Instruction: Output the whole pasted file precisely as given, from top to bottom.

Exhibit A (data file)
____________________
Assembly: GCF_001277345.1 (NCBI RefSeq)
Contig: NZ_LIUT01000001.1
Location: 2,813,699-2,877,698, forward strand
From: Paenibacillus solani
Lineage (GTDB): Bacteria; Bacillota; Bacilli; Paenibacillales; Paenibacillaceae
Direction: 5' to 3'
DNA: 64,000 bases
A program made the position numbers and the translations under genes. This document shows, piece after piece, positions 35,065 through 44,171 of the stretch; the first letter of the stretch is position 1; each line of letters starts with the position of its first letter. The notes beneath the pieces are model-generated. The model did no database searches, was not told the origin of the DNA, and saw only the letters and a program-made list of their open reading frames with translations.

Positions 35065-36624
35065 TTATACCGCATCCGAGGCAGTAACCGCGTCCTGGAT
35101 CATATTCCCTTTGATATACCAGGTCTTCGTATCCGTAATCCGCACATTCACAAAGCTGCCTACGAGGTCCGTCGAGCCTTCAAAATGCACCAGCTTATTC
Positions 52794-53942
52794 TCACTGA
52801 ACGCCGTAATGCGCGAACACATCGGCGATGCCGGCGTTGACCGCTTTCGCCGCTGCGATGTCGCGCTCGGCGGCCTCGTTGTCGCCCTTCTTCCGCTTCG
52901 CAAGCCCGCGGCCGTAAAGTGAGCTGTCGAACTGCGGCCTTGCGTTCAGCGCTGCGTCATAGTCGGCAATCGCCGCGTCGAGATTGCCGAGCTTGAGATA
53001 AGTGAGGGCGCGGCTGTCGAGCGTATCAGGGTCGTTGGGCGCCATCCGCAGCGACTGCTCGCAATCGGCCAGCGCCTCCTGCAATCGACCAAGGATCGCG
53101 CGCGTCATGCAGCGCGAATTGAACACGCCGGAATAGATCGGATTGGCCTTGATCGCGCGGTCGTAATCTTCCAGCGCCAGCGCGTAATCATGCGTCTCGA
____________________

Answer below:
Assembly: GCF_001277345.1 (NCBI RefSeq)
Contig: NZ_LIUT01000001.1
Location: 2,813,699-2,877,698, forward strand
From: Paenibacillus solani
Lineage (GTDB): Bacteria; Bacillota; Bacilli; Paenibacillales; Paenibacillaceae
Direction: 5' to 3'
DNA: 64,000 bases
A program made the position numbers and the translations under genes. This document shows, piece after piece, positions 35,065 through 44,171 of the stretch; the first letter of the stretch is position 1; each line of letters starts with the position of its first letter. The notes beneath the pieces are model-generated. The model did no database searches, was not told the origin of the DNA, and saw only the letters and a program-made list of their open reading frames with translations.

Positions 35065-36624
35065 TTATACCGCATCCGAGGCAGTAACCGCGTCCTGGAT
35101 CATATTCCCTTTGATATACCAGGTCTTCGTATCCGTAATCCGCACATTCACAAAGCTGCCTACGAGGTCCGTCGAGCCTTCAAAATGCACCAGCTTATTC
Positions 52794-53942
52794 TCACTGA
52801 ACGCCGTAATGCGCGAACACATCGGCGATGCCGGCGTTGACCGCTTTCGCCGCTGCGATGTCGCGCTCGGCGGCCTCGTTGTCGCCCTTCTTCCGCTTCG
52901 CAAGCCCGCGGCCGTAAAGTGAGCTGTCGAACTGCGGCCTTGCGTTCAGCGCTGCGTCATAGTCGGCAATCGCCGCGTCGAGATTGCCGAGCTTGAGATA
53001 AGTGAGGGCGCGGCTGTCGAGCGTATCAGGGTCGTTGGGCGCCATCCGCAGCGACTGCTCGCAATCGGCCAGCGCCTCCTGCAATCGACCAAGGATCGCG
53101 CGCGTCATGCAGCGCGAATTGAACACGCCGGAATAGATCGGATTGGCCTTGATCGCGCGGTCGTAATCTTCCAGCGCCAGCGCGTAATCATGCGTCTCGA